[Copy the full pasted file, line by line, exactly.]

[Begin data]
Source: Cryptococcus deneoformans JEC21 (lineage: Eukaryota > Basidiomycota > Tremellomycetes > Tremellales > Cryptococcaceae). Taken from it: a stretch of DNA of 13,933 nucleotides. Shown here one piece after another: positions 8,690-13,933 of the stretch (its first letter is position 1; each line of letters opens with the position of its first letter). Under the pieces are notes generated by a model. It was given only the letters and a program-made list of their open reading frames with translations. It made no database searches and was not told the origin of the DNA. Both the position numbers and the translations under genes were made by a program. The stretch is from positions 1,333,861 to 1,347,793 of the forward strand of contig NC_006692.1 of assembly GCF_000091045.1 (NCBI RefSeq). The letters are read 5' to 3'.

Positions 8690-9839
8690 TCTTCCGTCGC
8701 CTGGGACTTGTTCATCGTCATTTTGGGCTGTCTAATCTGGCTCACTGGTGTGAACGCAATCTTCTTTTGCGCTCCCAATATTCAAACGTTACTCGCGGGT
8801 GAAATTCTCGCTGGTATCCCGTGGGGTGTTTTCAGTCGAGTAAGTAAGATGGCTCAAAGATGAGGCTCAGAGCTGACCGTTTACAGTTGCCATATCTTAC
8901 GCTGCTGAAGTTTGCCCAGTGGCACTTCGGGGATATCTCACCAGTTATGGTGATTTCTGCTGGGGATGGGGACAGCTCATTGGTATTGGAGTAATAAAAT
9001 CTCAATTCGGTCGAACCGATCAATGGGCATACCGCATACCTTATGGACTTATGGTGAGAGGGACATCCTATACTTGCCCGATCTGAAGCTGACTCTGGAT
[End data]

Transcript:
Source: Cryptococcus deneoformans JEC21 (lineage: Eukaryota > Basidiomycota > Tremellomycetes > Tremellales > Cryptococcaceae). Taken from it: a stretch of DNA of 13,933 nucleotides. Shown here one piece after another: positions 8,690-13,933 of the stretch (its first letter is position 1; each line of letters opens with the position of its first letter). Under the pieces are notes generated by a model. It was given only the letters and a program-made list of their open reading frames with translations. It made no database searches and was not told the origin of the DNA. Both the position numbers and the translations under genes were made by a program. The stretch is from positions 1,333,861 to 1,347,793 of the forward strand of contig NC_006692.1 of assembly GCF_000091045.1 (NCBI RefSeq). The letters are read 5' to 3'.

Positions 8690-9839
8690 TCTTCCGTCGC
8701 CTGGGACTTGTTCATCGTCATTTTGGGCTGTCTAATCTGGCTCACTGGTGTGAACGCAATCTTCTTTTGCGCTCCCAATATTCAAACGTTACTCGCGGGT
8801 GAAATTCTCGCTGGTATCCCGTGGGGTGTTTTCAGTCGAGTAAGTAAGATGGCTCAAAGATGAGGCTCAGAGCTGACCGTTTACAGTTGCCATATCTTAC
8901 GCTGCTGAAGTTTGCCCAGTGGCACTTCGGGGATATCTCACCAGTTATGGTGATTTCTGCTGGGGATGGGGACAGCTCATTGGTATTGGAGTAATAAAAT
9001 CTCAATTCGGTCGAACCGATCAATGGGCATACCGCATACCTTATGGACTTATGGTGAGAGGGACATCCTATACTTGCCCGATCTGAAGCTGACTCTGGAT